Coffee quality can be objectively measured, to a point. There are professionals who evaluate a coffee just as one would a wine. They study the flavor profile; the cleaner and sweeter it is, the higher it will rank on a 100-point scale. Top specialty roasters buy coffees rated 85 or above, but once you’re that high in the rankings, how much of what you’re tasting is real and how much perception? Sarah Allen, the editor of Barista magazine, says that a top roaster like Stumptown goes to such extraordinary lengths to find the perfect coffee that it becomes personal. “It’s like when you think to yourself that your child is special in a way no other child is,” she says. “That’s how people like Duane feel about their coffee.”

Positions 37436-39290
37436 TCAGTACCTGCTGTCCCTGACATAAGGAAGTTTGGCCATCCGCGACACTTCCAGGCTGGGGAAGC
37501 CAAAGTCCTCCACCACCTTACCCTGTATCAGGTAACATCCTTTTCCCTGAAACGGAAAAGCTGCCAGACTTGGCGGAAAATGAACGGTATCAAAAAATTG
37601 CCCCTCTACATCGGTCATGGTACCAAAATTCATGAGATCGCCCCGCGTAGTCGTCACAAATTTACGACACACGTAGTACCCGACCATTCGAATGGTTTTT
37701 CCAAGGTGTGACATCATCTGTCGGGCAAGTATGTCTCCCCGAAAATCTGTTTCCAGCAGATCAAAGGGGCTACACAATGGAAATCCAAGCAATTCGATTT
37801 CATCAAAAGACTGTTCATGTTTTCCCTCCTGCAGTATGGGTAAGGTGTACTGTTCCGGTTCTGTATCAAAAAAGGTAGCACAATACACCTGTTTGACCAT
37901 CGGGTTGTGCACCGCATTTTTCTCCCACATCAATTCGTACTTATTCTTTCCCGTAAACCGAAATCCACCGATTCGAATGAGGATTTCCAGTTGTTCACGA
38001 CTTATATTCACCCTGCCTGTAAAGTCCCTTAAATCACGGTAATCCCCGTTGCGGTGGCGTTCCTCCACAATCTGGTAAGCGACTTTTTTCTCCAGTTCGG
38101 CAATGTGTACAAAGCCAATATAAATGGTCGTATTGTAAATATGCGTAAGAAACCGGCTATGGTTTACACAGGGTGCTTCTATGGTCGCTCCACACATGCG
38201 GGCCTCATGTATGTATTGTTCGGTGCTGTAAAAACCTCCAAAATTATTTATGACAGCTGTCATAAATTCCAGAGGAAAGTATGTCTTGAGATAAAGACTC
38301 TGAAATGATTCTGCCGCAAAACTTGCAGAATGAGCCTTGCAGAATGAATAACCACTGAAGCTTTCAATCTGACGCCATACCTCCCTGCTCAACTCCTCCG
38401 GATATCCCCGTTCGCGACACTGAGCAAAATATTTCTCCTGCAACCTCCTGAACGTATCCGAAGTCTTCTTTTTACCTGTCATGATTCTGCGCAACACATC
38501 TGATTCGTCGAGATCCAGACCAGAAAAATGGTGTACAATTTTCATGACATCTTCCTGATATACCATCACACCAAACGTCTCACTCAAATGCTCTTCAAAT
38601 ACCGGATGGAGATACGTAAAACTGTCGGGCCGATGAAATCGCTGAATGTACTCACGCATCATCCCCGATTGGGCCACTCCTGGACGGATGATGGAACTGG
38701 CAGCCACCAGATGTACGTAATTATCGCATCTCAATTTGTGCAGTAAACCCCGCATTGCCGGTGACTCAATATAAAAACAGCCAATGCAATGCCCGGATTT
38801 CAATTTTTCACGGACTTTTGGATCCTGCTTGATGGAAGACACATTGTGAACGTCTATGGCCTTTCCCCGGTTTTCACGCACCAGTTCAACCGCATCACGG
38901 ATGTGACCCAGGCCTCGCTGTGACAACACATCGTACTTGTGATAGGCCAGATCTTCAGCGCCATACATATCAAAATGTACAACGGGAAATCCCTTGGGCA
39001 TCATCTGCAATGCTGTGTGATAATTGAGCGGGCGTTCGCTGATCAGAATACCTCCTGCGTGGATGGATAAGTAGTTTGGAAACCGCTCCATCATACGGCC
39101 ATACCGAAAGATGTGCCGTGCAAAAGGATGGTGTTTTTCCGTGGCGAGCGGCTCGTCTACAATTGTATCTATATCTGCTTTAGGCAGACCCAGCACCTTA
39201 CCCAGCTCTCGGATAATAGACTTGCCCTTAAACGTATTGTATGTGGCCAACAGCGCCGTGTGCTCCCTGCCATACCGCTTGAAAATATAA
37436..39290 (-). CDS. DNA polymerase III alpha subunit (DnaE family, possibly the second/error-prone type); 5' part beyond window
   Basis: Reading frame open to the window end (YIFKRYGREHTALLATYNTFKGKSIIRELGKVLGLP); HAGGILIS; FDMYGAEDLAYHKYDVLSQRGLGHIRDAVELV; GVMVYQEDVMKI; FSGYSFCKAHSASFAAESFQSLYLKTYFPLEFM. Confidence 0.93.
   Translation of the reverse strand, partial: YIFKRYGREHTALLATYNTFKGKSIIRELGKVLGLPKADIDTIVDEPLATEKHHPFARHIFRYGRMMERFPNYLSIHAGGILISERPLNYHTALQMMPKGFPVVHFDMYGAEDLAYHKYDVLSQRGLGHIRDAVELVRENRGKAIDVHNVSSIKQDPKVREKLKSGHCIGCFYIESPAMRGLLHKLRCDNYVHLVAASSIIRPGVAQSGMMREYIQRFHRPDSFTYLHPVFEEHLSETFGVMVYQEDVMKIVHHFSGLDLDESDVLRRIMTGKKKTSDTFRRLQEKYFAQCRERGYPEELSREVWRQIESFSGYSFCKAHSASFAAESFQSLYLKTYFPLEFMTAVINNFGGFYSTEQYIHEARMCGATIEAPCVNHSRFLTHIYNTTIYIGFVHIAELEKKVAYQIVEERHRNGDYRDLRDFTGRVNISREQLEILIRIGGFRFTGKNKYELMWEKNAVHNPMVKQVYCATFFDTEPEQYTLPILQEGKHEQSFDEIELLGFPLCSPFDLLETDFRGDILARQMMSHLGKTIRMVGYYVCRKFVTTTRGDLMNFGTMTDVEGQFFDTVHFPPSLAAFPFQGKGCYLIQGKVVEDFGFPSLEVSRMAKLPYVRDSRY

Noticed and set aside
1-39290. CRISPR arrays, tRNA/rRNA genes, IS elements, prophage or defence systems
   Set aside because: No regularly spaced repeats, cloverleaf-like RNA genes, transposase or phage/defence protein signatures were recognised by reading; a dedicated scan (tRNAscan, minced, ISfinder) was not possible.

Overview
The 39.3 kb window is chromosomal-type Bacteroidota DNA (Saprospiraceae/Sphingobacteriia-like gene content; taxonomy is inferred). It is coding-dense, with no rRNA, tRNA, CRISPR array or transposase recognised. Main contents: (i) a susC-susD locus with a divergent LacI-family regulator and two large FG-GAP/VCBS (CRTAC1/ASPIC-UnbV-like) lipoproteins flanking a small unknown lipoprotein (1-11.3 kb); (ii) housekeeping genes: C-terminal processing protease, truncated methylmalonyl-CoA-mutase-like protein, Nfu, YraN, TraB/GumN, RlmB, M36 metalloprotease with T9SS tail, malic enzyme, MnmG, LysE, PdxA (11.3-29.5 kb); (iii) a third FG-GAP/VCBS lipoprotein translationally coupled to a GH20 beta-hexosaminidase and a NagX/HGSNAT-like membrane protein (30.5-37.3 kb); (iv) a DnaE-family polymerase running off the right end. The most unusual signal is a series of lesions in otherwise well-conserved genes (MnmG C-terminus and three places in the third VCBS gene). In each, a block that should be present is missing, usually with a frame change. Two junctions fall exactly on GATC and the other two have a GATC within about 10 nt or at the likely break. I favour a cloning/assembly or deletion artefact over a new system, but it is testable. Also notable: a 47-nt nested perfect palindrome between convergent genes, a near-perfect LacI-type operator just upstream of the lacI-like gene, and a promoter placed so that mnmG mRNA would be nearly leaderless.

Which means, of course, that he won’t let just anybody buy his beans. Sorenson approaches potential clients like he’s on a blind date, and he’s not afraid to say “sorry.” “I don’t want to sell my coffee to everyone,” he says. “It’s not for everyone.
Monday, June 14, 2010
The NY Magazine has a very interesting article on Stumptown’s Duane Sorenson and how he is bringing a level of coffee worship/respect to New York. Sorenson is from Seattle where he operates five cafés, two café-roasteries, and one stand-alone roastery. To say he is a bit obsessive is an understand but the results of his passion or incredible. Be warned while there is no swearing in the bit I am posting Duane does favor some adult language.
Posted by Richard at 7:47 AM